London - Landmark ruling will mean payouts for holdups of over three hours. The ruling has opened floodgates for hundreds of thousands of claims in not only the UK but across Europe as well. Airlines try to frustrate the process of filing compensation claims but may have to pay in the end. People can claim up to £480 per passenger for delays of over three hours and for cancellations.Families who have their holidays ruined by long flight delays will, at last, be able to claim compensation – thanks in part to Jeff Halsall. Halsall, a former economics and business teacher, encountered a 22-hour delay and decided not to let the airline get away with it this time. He filed a claim with Thomson, resulting in great success. This week, a judge in Staffordshire awarded him with £680.
Because most people are not that persistent, airlines often do get away with not paying out compensation. Regardless, they are in fact liable and we help passengers across Europe get what they are legally entitled to. Raymond Veldkamp of Flight-delayed.co.uk said "Most people just don't know that they are entitled to financial compensation. We estimate that only 7% of all passengers is aware."Passengers who try to get compensation without help usually just receive a standard response. About 95% of letters sent by passengers is rejected by the airline, and this is where passengers need help. Technical problems are the most-heard reason to not pay compensation. Although airlines want to let passengers believe the opposite to be true, technical problems are in most cases part of the operational responsibility of the airlines and do not count as 'extraordinary circumstances'.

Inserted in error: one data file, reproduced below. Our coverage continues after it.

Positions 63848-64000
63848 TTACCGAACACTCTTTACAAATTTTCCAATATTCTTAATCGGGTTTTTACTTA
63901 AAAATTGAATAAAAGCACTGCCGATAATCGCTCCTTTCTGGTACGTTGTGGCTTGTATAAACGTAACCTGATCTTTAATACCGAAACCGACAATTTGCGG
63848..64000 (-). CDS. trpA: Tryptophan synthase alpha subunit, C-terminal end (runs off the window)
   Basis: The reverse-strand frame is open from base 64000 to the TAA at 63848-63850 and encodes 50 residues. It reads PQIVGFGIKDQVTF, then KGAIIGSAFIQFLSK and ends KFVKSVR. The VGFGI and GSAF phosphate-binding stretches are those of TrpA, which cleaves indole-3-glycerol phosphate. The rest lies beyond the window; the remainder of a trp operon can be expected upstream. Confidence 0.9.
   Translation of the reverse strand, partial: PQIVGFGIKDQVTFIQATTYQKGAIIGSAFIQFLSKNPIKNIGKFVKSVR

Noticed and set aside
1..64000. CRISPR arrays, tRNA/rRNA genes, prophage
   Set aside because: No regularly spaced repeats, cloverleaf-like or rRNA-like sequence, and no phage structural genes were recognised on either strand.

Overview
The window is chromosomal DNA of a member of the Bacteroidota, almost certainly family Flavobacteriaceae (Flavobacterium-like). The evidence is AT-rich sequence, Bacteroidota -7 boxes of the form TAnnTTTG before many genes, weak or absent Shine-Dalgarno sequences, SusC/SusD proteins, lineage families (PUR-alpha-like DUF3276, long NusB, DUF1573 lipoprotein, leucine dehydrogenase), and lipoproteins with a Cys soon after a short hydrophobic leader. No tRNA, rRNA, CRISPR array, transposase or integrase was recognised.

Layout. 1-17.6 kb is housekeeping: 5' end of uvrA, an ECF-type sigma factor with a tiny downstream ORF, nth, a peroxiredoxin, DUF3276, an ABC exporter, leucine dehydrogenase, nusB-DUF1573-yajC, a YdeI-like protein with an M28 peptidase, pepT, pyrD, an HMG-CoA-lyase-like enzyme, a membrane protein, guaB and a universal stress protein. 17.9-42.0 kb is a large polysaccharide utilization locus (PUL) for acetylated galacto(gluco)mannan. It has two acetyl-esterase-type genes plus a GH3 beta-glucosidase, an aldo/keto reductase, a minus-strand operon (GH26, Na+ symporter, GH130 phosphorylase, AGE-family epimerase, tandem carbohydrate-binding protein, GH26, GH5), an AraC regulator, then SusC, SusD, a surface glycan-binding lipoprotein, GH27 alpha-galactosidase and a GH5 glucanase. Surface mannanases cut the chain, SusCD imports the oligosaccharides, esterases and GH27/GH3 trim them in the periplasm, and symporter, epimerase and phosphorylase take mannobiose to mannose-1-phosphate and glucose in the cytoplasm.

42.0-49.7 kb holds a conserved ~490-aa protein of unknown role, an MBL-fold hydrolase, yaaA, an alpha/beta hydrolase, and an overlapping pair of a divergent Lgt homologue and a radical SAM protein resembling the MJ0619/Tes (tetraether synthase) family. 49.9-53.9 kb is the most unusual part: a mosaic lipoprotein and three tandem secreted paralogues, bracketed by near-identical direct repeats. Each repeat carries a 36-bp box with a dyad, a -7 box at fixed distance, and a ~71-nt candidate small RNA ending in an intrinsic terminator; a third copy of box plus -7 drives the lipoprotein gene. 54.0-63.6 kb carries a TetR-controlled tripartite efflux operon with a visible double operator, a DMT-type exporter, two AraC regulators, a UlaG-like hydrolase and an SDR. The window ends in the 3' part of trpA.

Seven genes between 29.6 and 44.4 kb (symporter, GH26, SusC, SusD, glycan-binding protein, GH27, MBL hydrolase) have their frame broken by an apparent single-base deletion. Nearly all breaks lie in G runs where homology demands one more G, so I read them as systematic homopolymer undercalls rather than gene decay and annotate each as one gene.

Written by: Flight-Delayed